When LIS graduate students ask me about job-hunting, they are all guaranteed to hear one piece of advice in common, regardless of their professional goals.  "Are you a member of the X association?" (where X=the professional association that best matches their desired field of employment).  This advice is based on more than conjecture.  Time and time again, I have heard stories where a key factor in a graduate's successful job hunt was related to their association involvement, such as:

  • a contact made at an association event,
  • a reference supplied by a mentor or senior colleague with whom candidate had done association committee work,
  • the fact that a candidate's resume showed a history of professional association involvement opened doors.

Today on the way to work I heard yet another anecdote from a recent graduate who's job hunt I have followed over the past year.  The back-story is that she had an art history masters degree before starting at Drexel's iSchool. She had also volunteered for a nonprofit art-related vendor for the duration of her time in graduate school. Unhappily, her volunteer work did not translate into a full-time offer after graduation. So graduation was followed by a period of fielding resumes while holding down a full-time tech-support position at a university library in the area.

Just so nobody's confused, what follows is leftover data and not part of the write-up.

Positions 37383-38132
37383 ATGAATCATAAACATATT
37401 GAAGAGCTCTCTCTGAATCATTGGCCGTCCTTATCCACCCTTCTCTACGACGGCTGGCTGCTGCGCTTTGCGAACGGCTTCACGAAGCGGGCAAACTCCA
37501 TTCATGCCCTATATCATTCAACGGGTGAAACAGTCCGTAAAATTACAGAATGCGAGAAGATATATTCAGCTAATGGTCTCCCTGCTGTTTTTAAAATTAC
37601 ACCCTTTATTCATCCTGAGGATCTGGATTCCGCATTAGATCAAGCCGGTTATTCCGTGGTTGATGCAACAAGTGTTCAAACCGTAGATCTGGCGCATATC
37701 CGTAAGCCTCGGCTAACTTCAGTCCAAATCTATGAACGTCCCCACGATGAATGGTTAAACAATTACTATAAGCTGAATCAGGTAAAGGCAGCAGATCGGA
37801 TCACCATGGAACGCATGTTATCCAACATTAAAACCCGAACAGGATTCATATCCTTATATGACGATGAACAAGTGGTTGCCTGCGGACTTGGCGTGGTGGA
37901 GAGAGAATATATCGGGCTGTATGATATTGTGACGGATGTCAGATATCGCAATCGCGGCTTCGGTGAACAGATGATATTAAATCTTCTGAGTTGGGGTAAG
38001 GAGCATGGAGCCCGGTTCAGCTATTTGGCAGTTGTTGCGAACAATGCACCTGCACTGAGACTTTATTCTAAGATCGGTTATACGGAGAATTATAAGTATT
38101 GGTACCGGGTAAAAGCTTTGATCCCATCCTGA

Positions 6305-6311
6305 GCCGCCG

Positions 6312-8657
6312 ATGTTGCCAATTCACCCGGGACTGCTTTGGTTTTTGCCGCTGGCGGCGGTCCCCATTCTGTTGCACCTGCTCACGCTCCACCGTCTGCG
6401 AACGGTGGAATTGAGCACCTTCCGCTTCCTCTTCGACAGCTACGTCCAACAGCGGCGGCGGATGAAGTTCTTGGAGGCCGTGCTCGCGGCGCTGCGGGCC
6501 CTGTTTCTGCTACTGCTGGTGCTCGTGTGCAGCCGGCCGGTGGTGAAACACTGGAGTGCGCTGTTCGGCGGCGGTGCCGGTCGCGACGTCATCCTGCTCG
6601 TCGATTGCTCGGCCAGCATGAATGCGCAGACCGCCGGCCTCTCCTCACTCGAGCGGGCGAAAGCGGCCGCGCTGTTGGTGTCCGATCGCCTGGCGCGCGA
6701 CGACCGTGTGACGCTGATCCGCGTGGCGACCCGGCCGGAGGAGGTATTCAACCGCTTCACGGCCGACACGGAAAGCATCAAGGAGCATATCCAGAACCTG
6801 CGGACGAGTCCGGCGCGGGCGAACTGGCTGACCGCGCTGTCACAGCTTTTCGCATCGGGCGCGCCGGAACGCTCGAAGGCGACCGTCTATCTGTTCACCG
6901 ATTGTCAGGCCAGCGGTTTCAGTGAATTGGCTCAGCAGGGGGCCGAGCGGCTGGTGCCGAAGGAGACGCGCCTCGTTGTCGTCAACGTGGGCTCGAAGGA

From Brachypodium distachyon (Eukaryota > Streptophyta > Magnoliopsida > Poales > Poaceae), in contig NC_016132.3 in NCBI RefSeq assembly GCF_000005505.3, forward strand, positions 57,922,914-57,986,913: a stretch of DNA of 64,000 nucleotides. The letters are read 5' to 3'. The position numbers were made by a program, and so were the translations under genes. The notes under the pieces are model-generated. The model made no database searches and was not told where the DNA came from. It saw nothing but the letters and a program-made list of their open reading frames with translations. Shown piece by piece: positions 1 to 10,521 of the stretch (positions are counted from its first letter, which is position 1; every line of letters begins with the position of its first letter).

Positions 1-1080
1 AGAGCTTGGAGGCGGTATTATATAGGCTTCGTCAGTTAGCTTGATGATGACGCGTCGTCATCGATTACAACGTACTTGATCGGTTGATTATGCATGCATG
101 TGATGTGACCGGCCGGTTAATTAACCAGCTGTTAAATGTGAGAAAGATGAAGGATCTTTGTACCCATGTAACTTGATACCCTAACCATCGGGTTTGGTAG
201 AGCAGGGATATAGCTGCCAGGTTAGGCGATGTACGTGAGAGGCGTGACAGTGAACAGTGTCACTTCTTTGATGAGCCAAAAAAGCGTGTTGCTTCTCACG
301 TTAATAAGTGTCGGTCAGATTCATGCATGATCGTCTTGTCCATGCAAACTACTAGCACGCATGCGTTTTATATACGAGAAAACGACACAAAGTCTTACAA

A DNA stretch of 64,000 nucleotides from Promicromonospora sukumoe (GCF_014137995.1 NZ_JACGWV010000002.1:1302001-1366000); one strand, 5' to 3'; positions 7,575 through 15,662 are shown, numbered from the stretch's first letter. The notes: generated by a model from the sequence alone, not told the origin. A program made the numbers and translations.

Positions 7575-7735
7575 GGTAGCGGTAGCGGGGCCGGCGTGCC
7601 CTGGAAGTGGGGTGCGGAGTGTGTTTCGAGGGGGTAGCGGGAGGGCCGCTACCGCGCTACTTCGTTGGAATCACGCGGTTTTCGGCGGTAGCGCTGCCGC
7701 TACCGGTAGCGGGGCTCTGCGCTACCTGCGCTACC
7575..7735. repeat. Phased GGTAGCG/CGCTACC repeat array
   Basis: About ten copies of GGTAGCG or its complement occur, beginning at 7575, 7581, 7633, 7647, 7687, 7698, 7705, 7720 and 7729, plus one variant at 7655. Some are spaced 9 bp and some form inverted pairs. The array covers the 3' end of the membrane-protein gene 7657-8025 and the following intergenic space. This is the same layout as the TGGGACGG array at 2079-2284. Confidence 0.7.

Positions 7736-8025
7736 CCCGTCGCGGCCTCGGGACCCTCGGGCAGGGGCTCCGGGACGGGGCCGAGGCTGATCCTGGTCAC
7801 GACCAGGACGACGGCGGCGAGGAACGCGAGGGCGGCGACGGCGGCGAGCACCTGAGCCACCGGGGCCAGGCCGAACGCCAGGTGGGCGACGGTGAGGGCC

To make a year-long story short, she finally connected with a university library that was seeking a visual arts subject specialist librarian. In addition to her stellar self-presentation and highly relevant second masters, what she said turned out to be the clincher was her longstanding participation in the arts librarian association ARLIS.  The person who had the position before her was also active in ARLIS. From the sound of it, her hiring committee saw her continued participation in ARLIS - even when she was not directly employed in that specialty - as a distinguishing mark of professionalism, and a good indicator of her potential for success in the position.

What? You want *more* specific details about how association involvement helped? OK, here is the lowdown.  By going to local chapter meetings, attending the national conference, and even just reading the listserv, she gained a lot of knowledge about the highly specific field of art librarianship.  So when she was asked to give an interview presentation on the role of the arts librarian in a research intensive university, she was already well versed in the major issues and had lots of specific stories to draw on as examples.  This helped  tremendously, not only with landing the job, but also with setting her up for success once she starts her position.

So there you have it. Another warm-fuzzy story about why every LIS graduate student should keep active in their preferred association. Please recall - most offer student memberships at a steeply discounted rate!  Check out this starter list of associations for more ideas if you're not already involved!


The latest online edition of this core reference work "The Encyclopedia of L&IS" has just been released.

Of special note are several contributions by Drexel iSchool faculty.  Enjoy!